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Friday, February 18, 2022

Planning for Assets with Sentimental Value

When you think of estate planning, you may think of who you want to inherit your home, your financial holdings, and other higher financial value items. This is, after all, an important part of estate planning and absolutely something that merits significant reflection. Amidst all of your estate planning decision making efforts, remember to take stock of your sentimental assets as well. Not all assets of significance have great financial value, after all. Some of your most treasured items may not be worth something to someone who does not know you, but may be something close to your heart, nonetheless. For these sentimental assets, you need a plan in place for how to address them in your estate plan. This can help ensure that someone who will treasure them as you have will get them after you pass away.

Planning for Assets with Sentimental Value

To plan for your assets with sentimental value, you should be sure to include them in a list of the personal property that you want to bequeath to specific people in your estate plan. This list and the beneficiaries of the assets you designate on the list can serve as I kind of addendum to your will. In South Carolina, this is referred to as a Personal Property Memorandum. It is used to dispose of a person’s tangible personal property and can be affixed to a will after the will’s execution. Note, however, that North Carolina requires a personal property memorandum to be in existence at the time of a will’s execution.

The personal property memorandum allows you to really reflect on your tangible personal property and those assets that hold great sentimental value. You can make a thoughtful decision as to who you would want to inherit such items upon your passing. Who would take care of them? Who would honor them? Who would appreciate them? These are all questions you may be asking yourself. The personal property memorandum also affords you a great opportunity to explain your wishes. This can be comforting to those that inherit such items as well as those who may be hurt by your decision to leave an item to someone else.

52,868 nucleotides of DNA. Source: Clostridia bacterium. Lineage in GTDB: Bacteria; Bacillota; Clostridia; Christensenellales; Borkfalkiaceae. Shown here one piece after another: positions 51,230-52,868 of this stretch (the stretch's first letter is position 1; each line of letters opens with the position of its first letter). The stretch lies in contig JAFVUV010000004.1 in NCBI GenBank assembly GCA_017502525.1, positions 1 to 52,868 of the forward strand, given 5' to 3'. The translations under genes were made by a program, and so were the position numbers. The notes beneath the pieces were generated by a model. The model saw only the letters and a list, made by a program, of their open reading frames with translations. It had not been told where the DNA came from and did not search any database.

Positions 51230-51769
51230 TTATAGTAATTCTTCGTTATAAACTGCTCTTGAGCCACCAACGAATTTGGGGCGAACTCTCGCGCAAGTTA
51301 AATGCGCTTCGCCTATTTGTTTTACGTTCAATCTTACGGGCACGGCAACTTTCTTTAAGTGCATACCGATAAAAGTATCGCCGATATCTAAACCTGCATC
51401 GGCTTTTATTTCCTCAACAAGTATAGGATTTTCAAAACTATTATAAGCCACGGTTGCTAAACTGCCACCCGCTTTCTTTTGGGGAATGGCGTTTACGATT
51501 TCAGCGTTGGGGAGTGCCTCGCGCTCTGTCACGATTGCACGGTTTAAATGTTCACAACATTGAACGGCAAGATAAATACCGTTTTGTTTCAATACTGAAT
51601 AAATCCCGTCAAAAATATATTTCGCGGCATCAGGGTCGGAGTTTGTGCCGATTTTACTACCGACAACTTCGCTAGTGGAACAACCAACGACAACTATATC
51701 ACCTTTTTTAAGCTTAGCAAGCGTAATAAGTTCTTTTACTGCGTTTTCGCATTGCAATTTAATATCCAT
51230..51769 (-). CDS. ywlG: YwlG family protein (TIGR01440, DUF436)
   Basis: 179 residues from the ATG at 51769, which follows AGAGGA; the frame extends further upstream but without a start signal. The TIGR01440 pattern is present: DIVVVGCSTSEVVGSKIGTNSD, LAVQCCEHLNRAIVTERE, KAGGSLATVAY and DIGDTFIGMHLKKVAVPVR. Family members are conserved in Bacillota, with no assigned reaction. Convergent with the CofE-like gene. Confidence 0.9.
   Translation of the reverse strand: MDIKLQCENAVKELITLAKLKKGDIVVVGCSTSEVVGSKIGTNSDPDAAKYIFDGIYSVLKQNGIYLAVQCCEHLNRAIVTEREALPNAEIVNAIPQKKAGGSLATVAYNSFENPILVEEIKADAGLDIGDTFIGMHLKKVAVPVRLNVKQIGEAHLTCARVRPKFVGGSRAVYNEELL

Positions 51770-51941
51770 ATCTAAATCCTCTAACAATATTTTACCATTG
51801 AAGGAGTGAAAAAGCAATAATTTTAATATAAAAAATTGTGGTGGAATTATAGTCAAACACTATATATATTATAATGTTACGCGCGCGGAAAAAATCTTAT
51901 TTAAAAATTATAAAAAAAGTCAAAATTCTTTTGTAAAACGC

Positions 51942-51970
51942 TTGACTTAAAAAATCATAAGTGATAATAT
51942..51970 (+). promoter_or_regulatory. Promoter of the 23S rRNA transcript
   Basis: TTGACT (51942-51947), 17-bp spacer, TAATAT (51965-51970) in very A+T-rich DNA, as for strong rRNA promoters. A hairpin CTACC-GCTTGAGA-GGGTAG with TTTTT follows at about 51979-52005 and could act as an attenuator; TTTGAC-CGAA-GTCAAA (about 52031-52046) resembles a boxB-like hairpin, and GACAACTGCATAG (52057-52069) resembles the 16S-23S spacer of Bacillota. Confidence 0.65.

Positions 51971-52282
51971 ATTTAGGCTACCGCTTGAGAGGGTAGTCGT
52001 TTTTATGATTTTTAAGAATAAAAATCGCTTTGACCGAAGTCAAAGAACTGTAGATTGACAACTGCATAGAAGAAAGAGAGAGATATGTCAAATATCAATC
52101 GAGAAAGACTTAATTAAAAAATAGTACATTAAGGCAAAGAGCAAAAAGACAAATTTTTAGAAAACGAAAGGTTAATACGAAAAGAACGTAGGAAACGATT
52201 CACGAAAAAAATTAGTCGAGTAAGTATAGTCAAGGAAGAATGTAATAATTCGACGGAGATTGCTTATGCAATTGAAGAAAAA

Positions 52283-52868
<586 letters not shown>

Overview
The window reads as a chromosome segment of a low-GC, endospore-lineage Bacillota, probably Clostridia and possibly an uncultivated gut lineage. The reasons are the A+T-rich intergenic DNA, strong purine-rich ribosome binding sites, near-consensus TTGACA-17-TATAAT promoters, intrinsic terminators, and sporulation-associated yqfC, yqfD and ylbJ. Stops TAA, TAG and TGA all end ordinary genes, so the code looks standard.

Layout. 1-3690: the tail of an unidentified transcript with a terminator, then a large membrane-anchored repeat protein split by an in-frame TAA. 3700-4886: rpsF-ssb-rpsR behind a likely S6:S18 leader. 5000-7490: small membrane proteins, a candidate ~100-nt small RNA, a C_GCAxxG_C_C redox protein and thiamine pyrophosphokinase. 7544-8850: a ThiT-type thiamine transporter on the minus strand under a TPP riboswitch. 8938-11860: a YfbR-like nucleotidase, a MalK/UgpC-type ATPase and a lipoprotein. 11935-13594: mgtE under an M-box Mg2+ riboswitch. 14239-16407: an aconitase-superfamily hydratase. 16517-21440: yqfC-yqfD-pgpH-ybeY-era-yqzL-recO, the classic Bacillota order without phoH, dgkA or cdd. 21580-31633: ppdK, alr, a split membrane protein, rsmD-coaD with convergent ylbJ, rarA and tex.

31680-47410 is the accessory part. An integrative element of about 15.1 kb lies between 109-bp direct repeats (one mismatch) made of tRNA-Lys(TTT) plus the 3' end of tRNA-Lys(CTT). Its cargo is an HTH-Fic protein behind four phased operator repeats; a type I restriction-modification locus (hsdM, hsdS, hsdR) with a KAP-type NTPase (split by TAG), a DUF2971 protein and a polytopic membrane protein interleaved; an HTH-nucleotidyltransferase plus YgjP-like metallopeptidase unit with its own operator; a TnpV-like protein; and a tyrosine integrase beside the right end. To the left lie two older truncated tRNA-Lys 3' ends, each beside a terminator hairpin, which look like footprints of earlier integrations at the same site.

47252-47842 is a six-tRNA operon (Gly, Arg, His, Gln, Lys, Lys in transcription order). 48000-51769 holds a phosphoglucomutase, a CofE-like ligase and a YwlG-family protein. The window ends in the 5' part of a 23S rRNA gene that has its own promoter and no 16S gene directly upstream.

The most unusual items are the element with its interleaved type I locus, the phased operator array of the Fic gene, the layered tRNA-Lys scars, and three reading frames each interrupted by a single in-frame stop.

Listing your personal property and considering your sentimental assets can also be a good time to consider giving certain sentimental assets while you are still alive. After all, doing so will allow you to talk to the person, see their appreciation, and discuss proper care and storage of the item. It can be a wonderful opportunity to share a special moment with a loved one as you explain the significance of the item as well as why you have chosen to give the item to them.

Estate Planning Attorney

The knowledgeable estate planning team at Monk Law wants you to have a strong estate plan in place that means your wishes are honored far into the future. We are here to help you and your loved ones. Contact Monk Law today.


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| Phone: 803-594-4453
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